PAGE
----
Is It a Good Time to Buy a Car?

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Is It a Good Time to Buy a Car?

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As we approach the end of the year, many dealership will start to phase 2015 models out in favor of the latest iterations. This period is commonly seen as the best time to buy if you’re interested in buying on the new market. Any promotions will just be starting so they won’t have featured long enough for all of the desirable vehicles to have been sold out yet. There’s a lot more to analyzing the market than simply the time of year, though, so here’s a look at the bigger picture.

The Impact of PCP on the Market

In the UK, almost two and a half million new cars were sold in 2014, making it the strongest year in the past decade. However, many experts in the industry have cited concerns over the growing prevalence of personal contract purchase (PCP). PCP plans typically operate over two-to-four years, where the customer pays an initial deposit and then a low, fixed monthly payment over the course of the agreement.

At the end of the contract, the driver then has the opportunity to make another more substantial payment and take full ownership of the vehicle, or they can trade in the residual value of the car in the form of a deposit on a new vehicle. Many of those working in the industry are predicting that the majority of buyers will favor a new vehicle, potentially flooding the used market and pushing overall prices down.

Should You Buy Used or New?

The used market is often seen as an attractive proposition for price-sensitive consumers who don’t want to bare the full effects of depreciation. Typically, an average new car will lose around 50-60% of it’s original price after three years of normal use. In fact, you can expect a loss around 20% of the original value in the first year of ownership, followed by a further 15-20% during the second and third years.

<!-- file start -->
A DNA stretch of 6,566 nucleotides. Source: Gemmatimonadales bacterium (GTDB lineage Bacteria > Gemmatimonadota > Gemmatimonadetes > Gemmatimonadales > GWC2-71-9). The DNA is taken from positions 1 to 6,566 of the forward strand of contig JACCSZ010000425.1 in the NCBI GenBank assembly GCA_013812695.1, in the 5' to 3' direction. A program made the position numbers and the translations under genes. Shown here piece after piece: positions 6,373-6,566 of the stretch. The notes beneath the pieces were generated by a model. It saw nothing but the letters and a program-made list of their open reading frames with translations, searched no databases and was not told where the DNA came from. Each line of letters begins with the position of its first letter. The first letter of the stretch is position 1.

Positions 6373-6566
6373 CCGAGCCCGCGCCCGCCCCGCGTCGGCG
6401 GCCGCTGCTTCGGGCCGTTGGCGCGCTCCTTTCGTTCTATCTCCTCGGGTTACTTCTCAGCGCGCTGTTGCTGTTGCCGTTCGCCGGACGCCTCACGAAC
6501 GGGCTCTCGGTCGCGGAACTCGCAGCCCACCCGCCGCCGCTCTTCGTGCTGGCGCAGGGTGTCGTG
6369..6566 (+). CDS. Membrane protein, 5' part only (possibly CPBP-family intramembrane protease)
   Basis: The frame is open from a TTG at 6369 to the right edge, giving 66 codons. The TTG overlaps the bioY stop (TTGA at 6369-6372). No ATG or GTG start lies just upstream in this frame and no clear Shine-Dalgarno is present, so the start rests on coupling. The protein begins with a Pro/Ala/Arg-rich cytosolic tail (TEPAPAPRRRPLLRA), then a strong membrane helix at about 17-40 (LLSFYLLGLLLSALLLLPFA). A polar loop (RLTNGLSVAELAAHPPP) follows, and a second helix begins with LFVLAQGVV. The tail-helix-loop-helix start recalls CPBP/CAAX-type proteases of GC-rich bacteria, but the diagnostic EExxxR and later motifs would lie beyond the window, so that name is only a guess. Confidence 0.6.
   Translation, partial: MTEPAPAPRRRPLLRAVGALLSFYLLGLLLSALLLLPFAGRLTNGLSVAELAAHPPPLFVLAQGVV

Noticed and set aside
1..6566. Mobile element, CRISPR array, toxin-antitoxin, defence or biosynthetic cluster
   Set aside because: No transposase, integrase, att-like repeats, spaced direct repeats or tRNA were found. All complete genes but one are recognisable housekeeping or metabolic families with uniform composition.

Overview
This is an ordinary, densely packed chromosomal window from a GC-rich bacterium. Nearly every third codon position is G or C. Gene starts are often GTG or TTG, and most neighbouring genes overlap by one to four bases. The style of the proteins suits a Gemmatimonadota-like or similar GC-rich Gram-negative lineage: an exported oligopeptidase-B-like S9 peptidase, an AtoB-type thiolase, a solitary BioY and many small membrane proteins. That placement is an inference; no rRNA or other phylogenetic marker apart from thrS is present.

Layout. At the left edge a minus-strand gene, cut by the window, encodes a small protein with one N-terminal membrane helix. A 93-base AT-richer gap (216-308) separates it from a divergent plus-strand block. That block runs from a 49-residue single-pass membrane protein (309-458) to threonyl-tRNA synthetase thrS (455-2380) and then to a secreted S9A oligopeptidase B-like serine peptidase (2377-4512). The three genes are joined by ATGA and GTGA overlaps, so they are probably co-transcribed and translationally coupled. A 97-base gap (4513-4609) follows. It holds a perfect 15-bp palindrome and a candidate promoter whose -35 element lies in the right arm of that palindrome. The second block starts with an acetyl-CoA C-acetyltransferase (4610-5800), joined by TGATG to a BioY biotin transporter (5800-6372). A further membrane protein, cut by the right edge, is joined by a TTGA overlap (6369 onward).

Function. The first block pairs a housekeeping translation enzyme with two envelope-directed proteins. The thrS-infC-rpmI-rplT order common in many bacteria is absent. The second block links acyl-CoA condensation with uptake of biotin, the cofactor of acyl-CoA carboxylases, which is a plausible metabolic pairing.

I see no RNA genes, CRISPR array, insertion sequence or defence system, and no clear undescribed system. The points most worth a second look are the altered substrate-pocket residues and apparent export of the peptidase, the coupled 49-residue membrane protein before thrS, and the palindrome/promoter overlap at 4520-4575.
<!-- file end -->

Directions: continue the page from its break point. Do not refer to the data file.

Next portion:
Where new car buyers often see the most damage is in premium vehicles from brands like BMW, Audi, and Mercedes-Benz. As a result, these types of vehicles often remain highly desirable on used markets like Ridgeway. Buying a five-year old BMW executive car makes much more financially sense when compared to buying it new. It’s in these first few years of ownership that the vehicle’s rate of depreciation suffers most, and from then on the effects will be much less noticeable.

Some cars will noticeably drop in value, especially the performance counterparts to normal road going cars. Other models such as the BMW i8 on the other hand will hold value due to limited runs and its future proof technology. Check out this awesome drag race between a lot of depreciating horsepower and some modern hybrid technology.

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About The Author
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Gunjan
An Aerospace engineer by profession, an enthusiastic gamer by soul and a carefree drifter by spirit, Gunjan's true heart lies in anything that concerns speed, machines and horsepower..